Dates and times made easy with lubridate
Lubridate provides tools that make it easier to parse and manipulate dates. These tools are grouped below by common purpose. More information about each function can be found in its help documentation.
Lubridate's parsing functions read strings into R as
POSIXct date-time objects. Users should choose the
function whose name models the order in which the year
('y'), month ('m') and day ('d') elements appear the
string to be parsed:
Lubridate distinguishes between moments in time (known as
instants) and spans of time (known as time
Timespan-class). Time spans are
further separated into
Instants are specific moments of time. Date, POSIXct, and
POSIXlt are the three object classes Base R recognizes as
is.Date tests whether an object
inherits from the Date class.
tests whether an object inherits from the POSIXlt or
is.instant tests whether
an object inherits from any of the three classes.
now returns the current system time as a
today returns the current
system date. For convenience, 1970-01-01 00:00:00 is
origin. This is the instant from
which POSIXct times are calculated. Try unclass(now()) to
see the numeric structure that underlies POSIXct objects.
Each POSIXct object is saved as the number of seconds it
occurred after 1970-01-01 00:00:00.
Conceptually, instants are a combination of measurements
on different units (i.e, years, months, days, etc.). The
individual values for these units can be extracted from
an instant and set with the accessor functions
dst. Note: the
accessor functions are named after the singular form of
an element. They shouldn't be confused with the period
helper functions that have the plural form of the units
as a name (e.g,
Lubridate provides two helper functions for working with
with_tz changes the time zone
in which an instant is displayed. The clock time
displayed for the instant changes, but the moment of time
described remains the same.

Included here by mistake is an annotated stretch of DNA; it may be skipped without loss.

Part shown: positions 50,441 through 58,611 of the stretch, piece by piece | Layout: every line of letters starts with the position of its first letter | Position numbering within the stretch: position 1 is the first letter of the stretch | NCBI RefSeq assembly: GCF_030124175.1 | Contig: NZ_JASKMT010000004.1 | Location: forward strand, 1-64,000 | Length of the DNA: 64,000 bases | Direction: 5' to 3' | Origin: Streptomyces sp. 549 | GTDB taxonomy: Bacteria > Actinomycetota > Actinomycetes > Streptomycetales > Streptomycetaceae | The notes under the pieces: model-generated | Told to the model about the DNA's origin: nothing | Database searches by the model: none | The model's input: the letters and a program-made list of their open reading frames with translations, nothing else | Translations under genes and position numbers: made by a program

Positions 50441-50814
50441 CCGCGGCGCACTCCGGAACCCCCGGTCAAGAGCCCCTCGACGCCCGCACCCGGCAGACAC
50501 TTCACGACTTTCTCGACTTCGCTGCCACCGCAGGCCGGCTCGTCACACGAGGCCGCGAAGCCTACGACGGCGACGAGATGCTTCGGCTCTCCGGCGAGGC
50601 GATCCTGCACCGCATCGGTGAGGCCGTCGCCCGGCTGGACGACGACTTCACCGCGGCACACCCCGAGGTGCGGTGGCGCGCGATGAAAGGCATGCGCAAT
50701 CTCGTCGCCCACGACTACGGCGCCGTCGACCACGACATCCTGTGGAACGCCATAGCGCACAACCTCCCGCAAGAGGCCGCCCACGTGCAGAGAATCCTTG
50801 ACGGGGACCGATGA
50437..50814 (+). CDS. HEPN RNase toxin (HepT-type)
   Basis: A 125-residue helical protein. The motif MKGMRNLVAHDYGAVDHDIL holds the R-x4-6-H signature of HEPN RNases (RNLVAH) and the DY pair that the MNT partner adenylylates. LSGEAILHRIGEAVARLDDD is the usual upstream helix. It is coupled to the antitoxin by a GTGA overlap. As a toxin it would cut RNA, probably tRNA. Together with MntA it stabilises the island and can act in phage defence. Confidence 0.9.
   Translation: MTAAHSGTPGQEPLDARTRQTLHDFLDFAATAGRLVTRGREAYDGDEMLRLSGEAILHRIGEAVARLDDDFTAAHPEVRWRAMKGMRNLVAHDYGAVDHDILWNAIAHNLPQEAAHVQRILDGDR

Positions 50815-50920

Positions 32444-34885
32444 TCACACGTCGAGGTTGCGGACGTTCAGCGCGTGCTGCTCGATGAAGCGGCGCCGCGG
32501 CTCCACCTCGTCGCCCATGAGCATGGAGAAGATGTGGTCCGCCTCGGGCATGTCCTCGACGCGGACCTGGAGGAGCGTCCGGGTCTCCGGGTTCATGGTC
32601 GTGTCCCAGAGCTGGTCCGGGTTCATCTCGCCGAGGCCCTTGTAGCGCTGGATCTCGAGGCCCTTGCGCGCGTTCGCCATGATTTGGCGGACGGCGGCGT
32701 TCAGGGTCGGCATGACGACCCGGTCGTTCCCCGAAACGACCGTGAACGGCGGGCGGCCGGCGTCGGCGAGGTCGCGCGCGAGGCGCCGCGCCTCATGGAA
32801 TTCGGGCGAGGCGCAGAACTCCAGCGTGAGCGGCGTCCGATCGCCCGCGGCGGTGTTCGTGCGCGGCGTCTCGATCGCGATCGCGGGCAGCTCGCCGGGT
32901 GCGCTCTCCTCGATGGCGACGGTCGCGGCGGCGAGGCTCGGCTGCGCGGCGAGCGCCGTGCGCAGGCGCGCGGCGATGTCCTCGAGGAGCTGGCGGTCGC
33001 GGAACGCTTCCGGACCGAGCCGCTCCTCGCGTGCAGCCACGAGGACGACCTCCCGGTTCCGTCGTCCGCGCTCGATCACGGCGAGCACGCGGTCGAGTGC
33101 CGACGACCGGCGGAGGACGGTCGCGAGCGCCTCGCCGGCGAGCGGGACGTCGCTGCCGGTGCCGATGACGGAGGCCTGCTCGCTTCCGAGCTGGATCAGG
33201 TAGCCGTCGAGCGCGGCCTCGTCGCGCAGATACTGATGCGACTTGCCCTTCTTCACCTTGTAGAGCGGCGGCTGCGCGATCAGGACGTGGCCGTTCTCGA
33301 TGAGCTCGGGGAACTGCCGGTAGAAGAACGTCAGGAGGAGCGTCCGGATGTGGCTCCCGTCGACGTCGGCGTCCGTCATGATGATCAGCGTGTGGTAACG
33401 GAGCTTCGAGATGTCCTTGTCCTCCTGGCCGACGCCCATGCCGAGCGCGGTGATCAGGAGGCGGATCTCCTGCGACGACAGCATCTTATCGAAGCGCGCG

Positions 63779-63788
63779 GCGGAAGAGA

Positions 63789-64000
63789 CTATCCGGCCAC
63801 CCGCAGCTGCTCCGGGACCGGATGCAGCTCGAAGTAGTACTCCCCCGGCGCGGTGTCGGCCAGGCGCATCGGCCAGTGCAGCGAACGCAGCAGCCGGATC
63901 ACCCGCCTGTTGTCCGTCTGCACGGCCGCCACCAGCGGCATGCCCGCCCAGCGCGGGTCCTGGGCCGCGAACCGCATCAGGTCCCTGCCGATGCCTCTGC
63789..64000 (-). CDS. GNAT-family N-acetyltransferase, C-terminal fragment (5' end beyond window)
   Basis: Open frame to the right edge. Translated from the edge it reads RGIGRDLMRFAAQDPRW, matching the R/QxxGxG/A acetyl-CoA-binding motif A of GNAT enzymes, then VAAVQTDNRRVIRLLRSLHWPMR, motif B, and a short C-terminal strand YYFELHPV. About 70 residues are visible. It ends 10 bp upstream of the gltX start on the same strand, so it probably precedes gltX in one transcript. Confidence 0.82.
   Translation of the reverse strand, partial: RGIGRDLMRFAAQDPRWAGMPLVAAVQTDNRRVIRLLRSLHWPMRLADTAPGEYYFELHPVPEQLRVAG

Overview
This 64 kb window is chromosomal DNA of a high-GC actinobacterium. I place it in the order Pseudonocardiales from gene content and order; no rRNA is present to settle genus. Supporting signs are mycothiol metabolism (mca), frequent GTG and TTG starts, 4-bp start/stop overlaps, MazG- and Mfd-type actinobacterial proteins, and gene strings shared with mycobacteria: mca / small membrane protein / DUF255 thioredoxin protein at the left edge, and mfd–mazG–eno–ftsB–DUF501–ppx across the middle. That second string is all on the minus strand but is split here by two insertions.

changes only the time zone element of an instant. The
clock time displayed remains the same, but the resulting
instant describes a new moment of time.
A timespan is a length of time that may or may not be
connected to a particular instant. For example, three
months is a timespan. So is an hour and a half. Base R
uses difftime class objects to record timespans. However,
people are not always consistent in how they expect time
to behave. Sometimes the passage of time is a monotone
progression of instants that should be as mathematically
reliable as the number line. On other occasions time must
follow complex conventions and rules so that the clock
times we see reflect what we expect to observe in terms
of daylight, season, and congruence with the atomic
clock. To better navigate the nuances of time, lubridate
creates three additional timespan classes, each with its
own specific and consistent behavior:
Durations measure the exact amount of time that occurs between two instants. This can create unexpected results in relation to clock times if a leap second, leap year, or change in daylight savings time (DST) occurs in the interval.
Functions for working with durations include
quickly create durations of convenient lengths.
Periods measure the change in clock time that occurs between two instants. Periods provide robust predictions of clock time in the presence of leap seconds, leap years, and changes in DST.
Intervals are timespans that begin at a specific instant and end at a specific instant. Intervals retain complete information about a timespan. They provide the only reliable way to convert between periods and durations.
Functions for working with intervals include
Intervals can also be manipulated with intersect, union,
decimal_date converts an instant to a
decimal of its year.
whether an instant occurs during a leap year.
pretty.dates provides a method of making
pretty breaks for date-times
lakers is a
data set that contains information about the Los Angeles
Lakers 2008-2009 basketball season.
Garrett Grolemund, Hadley Wickham (2011). Dates and Times
Made Easy with lubridate. Journal of Statistical
Software, 40(3), 1-25.